Double.Equals Method (Object)
Returns a value indicating whether this instance is equal to a specified object.
Assembly: mscorlib (in mscorlib.dll)
The Equals method should be used with caution, because two apparently equivalent values can be unequal due to the differing precision of the two values. The following example reports that the Double value .3333 and the Double returned by dividing 1 by 3 are unequal.
Because Epsilon defines the minimum expression of a positive value whose range is near zero, the margin of difference between two similar values must be greater than Epsilon. Typically, it is many times greater than Epsilon.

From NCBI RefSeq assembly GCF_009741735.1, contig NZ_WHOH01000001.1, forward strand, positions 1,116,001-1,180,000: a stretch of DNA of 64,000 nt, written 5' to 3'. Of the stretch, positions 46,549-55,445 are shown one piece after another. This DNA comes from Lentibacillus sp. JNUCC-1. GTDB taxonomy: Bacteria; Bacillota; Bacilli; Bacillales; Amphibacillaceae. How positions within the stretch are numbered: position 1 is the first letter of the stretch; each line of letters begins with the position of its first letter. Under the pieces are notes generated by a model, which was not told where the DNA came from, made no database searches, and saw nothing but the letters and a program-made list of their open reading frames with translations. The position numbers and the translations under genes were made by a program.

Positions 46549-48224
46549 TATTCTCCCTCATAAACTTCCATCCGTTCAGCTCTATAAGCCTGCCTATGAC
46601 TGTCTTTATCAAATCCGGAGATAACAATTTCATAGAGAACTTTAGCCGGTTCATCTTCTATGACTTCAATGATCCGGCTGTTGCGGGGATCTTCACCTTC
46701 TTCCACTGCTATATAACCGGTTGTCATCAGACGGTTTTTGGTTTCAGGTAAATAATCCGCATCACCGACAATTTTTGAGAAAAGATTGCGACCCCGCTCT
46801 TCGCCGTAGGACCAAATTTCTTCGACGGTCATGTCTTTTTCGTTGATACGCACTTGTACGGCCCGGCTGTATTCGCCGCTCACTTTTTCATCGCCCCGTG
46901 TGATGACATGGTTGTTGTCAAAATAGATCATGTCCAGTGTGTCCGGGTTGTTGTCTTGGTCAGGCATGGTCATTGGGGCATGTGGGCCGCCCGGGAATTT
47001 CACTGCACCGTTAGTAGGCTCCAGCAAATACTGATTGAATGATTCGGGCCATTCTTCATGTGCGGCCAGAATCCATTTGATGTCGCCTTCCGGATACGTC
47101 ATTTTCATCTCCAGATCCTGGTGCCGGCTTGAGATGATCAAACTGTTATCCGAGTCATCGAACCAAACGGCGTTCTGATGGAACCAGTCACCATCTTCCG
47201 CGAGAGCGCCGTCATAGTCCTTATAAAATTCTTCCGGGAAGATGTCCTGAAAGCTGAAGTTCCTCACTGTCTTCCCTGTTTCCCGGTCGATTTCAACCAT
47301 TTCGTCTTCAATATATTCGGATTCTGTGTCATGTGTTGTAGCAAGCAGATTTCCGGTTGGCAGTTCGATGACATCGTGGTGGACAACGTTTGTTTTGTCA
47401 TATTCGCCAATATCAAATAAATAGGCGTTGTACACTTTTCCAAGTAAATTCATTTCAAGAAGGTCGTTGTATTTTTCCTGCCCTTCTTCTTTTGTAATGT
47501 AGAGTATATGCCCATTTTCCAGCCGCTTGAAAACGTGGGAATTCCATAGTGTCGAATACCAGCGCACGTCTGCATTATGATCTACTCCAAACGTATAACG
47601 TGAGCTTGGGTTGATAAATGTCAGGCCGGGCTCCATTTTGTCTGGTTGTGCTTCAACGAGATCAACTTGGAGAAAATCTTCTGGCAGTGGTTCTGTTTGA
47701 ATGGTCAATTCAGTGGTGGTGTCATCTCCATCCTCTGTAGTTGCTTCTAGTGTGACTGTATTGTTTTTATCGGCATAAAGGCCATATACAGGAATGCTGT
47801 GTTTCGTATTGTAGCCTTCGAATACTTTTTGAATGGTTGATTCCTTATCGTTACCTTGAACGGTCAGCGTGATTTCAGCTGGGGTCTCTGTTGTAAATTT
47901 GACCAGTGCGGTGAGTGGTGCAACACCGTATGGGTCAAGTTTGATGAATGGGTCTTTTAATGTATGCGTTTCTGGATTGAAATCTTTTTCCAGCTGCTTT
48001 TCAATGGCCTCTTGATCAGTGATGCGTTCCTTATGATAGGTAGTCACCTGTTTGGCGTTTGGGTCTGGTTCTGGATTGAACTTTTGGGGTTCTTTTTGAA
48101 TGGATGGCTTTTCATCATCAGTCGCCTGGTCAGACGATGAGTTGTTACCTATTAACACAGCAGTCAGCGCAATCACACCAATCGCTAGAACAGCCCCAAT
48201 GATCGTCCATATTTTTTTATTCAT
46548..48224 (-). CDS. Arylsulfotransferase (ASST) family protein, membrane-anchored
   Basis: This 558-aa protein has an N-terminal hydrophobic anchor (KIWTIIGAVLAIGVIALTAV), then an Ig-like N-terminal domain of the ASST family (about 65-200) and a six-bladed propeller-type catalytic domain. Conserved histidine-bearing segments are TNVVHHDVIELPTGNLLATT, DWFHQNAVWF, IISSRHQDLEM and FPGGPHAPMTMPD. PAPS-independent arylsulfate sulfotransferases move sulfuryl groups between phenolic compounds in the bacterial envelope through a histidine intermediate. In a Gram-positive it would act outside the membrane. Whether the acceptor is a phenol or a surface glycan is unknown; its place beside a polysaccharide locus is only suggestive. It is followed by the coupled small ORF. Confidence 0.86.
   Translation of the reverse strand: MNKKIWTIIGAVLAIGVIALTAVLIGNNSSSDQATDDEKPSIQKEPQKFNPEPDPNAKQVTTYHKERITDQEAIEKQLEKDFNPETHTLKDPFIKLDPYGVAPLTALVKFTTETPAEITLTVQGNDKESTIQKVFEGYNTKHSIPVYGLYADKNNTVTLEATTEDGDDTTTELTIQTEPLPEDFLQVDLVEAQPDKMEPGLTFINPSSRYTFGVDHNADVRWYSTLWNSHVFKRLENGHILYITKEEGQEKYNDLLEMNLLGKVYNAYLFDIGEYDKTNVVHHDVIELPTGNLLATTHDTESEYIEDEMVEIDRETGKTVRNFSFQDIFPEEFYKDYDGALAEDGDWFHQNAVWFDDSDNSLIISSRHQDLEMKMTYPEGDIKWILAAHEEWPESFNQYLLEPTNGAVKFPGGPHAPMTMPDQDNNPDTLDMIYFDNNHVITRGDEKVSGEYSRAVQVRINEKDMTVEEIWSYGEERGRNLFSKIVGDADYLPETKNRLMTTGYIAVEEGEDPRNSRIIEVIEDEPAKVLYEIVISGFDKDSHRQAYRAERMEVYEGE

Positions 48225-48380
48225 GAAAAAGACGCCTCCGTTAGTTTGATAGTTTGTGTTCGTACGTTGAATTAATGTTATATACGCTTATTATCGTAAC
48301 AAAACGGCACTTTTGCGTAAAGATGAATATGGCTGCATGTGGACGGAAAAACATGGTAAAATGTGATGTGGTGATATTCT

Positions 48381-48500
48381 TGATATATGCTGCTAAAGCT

The precision of floating-point numbers beyond the documented precision is specific to the implementation and version of the .NET Framework. Consequently, a comparison of two particular numbers might change between versions of the .NET Framework because the precision of the numbers' internal representation might change.
If two Double.NaN values are tested for equality by calling the Equals method, the method returns true. However, if two NaN values are tested for equality by using the equality operator, the operator returns false. When you want to determine whether the value of a Double is not a number (NaN), an alternative is to call the IsNaN method.
Windows 8.1, Windows Server 2012 R2, Windows 8, Windows Server 2012, Windows 7, Windows Vista SP2, Windows Server 2008 (Server Core Role not supported), Windows Server 2008 R2 (Server Core Role supported with SP1 or later; Itanium not supported)
The .NET Framework does not support all versions of every platform. For a list of the supported versions, see .NET Framework System Requirements.